By Yasmine Laasraoui
Families gathered Sunday on the Washington Park lawn behind the DuSable Museum of African American History, 740 E. 56th Place, for the Civil War Reenactment, “A Sight Unlike Any Other: The Civil War and the Colored Soldier. “ The Chicago area has witnessed “few reenactments historically,” cites Pemon Rami, the director of educational and public programming at the museum.
The South Side hosted the event by transporting visitors back to the 19th century. The park was filled with Civil War-era tents, women in floral gowns and men in army uniforms. Re-enactors battled with blank bullets as the audience protected themselves from the day’s heat with paper fans and umbrellas.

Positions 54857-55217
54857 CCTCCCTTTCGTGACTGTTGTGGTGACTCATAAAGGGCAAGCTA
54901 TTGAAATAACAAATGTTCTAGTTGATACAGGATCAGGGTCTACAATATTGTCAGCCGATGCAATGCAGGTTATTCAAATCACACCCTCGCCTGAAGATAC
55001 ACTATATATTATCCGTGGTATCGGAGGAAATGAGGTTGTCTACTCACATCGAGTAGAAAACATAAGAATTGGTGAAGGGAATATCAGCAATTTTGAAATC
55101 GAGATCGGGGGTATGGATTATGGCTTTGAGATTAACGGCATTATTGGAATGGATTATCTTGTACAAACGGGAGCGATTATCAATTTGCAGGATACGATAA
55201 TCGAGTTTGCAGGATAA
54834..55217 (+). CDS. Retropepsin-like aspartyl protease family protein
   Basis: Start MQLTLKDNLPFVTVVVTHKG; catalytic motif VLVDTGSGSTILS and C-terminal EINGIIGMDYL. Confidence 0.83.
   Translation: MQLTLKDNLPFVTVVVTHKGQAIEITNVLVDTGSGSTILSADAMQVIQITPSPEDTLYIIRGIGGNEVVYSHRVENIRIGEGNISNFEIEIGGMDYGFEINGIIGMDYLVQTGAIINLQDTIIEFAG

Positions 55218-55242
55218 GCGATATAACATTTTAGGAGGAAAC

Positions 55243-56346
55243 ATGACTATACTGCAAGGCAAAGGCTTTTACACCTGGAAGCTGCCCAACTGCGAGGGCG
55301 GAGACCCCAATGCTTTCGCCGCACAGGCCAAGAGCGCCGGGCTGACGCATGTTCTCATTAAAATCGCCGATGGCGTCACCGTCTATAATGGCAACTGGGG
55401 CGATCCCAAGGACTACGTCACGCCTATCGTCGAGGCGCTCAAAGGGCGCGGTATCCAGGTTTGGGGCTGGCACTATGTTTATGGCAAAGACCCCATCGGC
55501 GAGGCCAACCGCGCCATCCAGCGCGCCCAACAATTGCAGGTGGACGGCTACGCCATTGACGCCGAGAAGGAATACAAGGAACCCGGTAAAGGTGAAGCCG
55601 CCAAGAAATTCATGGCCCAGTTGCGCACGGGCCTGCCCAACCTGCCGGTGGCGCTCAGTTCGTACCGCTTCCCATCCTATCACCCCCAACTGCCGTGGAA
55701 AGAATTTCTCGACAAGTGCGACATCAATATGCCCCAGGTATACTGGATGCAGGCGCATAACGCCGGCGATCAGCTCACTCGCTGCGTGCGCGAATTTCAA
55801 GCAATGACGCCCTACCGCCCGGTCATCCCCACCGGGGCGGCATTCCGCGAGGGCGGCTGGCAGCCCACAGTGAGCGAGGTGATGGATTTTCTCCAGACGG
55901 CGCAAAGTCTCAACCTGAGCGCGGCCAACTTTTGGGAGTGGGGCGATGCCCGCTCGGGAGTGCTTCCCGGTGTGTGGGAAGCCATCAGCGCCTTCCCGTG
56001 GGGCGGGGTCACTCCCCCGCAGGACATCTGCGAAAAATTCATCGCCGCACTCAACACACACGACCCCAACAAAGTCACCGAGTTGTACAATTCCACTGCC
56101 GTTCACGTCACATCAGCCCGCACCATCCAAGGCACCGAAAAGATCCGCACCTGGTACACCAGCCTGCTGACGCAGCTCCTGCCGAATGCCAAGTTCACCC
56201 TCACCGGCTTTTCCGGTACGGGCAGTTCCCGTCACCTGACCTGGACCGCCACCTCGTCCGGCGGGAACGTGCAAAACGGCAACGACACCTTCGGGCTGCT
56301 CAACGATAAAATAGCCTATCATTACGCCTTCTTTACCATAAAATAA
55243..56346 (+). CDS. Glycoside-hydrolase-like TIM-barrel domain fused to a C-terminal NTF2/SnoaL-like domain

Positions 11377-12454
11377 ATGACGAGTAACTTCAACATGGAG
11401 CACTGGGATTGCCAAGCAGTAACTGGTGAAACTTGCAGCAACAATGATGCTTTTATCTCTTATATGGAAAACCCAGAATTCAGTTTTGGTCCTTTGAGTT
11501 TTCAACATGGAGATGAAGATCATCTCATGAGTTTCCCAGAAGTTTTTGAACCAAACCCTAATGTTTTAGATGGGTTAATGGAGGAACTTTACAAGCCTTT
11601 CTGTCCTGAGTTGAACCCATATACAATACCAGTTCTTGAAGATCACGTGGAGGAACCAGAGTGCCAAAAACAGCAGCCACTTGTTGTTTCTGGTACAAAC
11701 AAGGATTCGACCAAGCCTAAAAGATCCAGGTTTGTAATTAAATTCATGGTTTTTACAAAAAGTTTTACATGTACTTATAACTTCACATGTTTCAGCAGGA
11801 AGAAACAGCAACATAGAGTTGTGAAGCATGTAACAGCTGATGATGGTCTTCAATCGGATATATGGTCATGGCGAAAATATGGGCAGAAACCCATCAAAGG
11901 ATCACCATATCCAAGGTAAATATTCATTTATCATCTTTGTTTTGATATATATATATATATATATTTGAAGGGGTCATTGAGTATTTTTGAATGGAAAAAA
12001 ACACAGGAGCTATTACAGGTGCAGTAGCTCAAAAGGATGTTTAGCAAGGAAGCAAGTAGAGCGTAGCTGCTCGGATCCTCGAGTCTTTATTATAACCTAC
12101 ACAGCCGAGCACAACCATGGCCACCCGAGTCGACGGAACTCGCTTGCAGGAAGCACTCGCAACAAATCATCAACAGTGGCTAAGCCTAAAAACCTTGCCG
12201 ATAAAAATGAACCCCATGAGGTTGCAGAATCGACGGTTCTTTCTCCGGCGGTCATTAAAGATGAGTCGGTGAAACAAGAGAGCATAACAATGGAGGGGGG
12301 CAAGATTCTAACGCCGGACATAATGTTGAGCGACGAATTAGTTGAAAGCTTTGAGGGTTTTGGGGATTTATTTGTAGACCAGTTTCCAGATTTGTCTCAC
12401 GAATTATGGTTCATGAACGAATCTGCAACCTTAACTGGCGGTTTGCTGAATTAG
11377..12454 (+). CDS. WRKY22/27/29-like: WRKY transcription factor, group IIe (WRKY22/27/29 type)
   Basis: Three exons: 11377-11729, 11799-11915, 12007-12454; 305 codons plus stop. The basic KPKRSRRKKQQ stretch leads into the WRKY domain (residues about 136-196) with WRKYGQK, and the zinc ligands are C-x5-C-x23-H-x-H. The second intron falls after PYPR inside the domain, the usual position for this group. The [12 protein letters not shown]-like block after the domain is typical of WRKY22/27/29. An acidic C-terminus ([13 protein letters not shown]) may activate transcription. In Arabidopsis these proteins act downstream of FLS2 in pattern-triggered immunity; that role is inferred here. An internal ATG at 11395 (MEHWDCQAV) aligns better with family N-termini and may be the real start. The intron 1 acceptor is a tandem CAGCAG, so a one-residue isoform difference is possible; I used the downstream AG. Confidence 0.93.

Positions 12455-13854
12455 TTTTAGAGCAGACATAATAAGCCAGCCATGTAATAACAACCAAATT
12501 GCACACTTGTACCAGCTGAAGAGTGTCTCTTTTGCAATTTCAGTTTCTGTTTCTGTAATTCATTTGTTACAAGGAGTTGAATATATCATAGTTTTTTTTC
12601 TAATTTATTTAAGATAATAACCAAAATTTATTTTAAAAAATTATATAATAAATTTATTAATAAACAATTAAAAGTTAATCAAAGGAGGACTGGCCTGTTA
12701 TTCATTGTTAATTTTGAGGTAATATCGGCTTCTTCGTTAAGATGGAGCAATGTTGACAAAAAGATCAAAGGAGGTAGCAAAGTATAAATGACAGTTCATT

The event provided families with an afternoon-long event, offering the museum’s exhibitions free to the public in addition to a variety of other activities and performances.
Re-enactors at different tents explained to visitors, both young and old, about the wartime’s medical treatments, gruesome amputations (fake limbs provided) and food rationing.
Musical performances were followed by speeches. Re-enactors portraying Frederick Douglass and President Abraham Lincoln passionately read their lines, their voices echoing to all ends of the park.
While the authenticity of the event’s “time travel” may have been slightly disjointed by the food vendors and barbeques, the enthusiasm portrayed on behalf of the re-enactors was both engaging and amusing.